Chapter 78. The Call-To-Action Formula

Tiny changes in copy can make huge differences in results. The more important a button is, the more you should consider the details.

You can follow this formula for text on anything you want people to click:

Verb + Benefit + Urgent Time/Place

I have personally increased clicks on a button by 400% just by changing the text, and let me tell you: if you want your boss to think you’re a wizard, this is the lesson for you.


The verb is the action word: get, buy, see, try, upgrade, download, register, win, lose... whatever. This should be first, because it gets to the point immediately and turns the button into a command.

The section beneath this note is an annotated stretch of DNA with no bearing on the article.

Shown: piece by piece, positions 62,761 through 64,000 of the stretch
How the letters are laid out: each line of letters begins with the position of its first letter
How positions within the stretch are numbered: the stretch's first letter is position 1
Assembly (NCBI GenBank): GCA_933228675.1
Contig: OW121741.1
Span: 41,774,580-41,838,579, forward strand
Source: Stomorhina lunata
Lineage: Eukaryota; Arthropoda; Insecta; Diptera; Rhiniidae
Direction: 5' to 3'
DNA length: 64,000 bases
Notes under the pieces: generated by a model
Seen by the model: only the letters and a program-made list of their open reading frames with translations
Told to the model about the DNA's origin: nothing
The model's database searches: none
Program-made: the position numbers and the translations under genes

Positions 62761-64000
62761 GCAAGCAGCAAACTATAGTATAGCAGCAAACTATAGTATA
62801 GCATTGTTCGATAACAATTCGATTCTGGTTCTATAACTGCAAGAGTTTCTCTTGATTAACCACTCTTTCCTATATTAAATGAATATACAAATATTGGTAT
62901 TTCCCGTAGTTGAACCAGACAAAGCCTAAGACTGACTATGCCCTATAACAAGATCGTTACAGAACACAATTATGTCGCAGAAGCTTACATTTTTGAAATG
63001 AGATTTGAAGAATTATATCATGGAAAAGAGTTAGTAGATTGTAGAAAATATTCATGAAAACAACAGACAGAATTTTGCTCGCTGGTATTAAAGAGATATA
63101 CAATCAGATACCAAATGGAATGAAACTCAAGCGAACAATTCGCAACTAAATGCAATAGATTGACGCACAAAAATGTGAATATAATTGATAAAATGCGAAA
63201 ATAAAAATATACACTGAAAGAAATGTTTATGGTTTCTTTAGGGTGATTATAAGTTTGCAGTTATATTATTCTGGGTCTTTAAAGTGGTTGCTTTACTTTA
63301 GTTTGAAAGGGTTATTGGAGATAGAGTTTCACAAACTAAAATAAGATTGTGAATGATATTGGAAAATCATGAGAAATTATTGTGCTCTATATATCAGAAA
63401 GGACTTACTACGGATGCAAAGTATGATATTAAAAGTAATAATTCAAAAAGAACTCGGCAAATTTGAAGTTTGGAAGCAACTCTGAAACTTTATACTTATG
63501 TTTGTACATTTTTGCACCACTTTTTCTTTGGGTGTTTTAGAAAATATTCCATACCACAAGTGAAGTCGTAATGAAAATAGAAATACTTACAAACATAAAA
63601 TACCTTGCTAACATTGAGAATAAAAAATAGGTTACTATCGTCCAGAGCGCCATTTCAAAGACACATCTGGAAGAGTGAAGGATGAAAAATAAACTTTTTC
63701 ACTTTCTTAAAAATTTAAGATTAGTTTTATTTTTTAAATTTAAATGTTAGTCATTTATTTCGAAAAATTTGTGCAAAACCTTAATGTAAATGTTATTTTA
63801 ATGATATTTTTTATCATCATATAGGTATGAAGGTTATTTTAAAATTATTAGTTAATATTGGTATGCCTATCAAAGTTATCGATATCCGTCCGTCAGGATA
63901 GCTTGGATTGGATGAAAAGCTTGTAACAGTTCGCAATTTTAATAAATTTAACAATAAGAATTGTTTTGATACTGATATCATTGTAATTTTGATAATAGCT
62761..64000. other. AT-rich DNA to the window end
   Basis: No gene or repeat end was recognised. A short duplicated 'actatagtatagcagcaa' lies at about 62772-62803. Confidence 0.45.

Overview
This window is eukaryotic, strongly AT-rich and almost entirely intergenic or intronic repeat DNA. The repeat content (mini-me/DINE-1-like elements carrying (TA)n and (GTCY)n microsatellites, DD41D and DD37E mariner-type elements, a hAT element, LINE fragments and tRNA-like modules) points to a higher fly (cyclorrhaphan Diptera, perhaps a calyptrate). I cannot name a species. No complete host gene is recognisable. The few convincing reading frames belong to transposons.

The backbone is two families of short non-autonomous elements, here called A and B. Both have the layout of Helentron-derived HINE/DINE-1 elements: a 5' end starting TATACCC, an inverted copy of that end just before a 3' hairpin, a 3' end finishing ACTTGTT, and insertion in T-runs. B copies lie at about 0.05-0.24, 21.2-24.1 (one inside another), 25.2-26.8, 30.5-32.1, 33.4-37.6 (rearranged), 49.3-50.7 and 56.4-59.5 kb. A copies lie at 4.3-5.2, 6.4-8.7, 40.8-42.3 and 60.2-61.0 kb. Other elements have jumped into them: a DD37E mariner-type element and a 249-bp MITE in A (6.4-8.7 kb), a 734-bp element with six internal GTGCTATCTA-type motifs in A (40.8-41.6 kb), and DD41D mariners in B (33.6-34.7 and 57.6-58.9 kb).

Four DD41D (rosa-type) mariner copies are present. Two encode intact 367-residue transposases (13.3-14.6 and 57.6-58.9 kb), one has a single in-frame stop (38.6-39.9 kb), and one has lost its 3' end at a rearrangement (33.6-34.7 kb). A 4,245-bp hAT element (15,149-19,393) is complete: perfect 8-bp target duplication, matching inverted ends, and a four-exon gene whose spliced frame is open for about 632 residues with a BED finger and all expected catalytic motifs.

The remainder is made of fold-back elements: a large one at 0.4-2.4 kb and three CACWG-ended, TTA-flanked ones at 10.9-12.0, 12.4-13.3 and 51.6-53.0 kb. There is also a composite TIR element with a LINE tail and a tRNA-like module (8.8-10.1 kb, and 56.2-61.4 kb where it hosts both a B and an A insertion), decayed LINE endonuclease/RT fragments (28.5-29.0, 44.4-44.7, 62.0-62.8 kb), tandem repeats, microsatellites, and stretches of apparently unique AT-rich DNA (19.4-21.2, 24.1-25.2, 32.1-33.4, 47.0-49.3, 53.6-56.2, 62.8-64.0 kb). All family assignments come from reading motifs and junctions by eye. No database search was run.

Sometimes the verb and the benefit are the same thing, like the word “upgrade”; it is both the action and the benefit. But in a phrase like “Download Version 2 Now!” the new version is the benefit. In the phrase “Lose 5 kilograms today!” the benefit is losing five kilograms. You get the idea. Just make sure the benefit is a benefit to the user, not the website. A phrase like “Become a Member” has no clear benefit for the user, but the person who owns the site thinks it sounds great.

Urgent Time or Place

Words like “now,” “today,” or “in 1 minute!” provide a time frame that is urgent and feels easy. Words like “here” or “this” tell users that the button itself is what they are looking for. “Like This” or “Start Here” are common examples.

On a button that says “Start Here!” you get an action, a benefit, and a place. In my experience, ...

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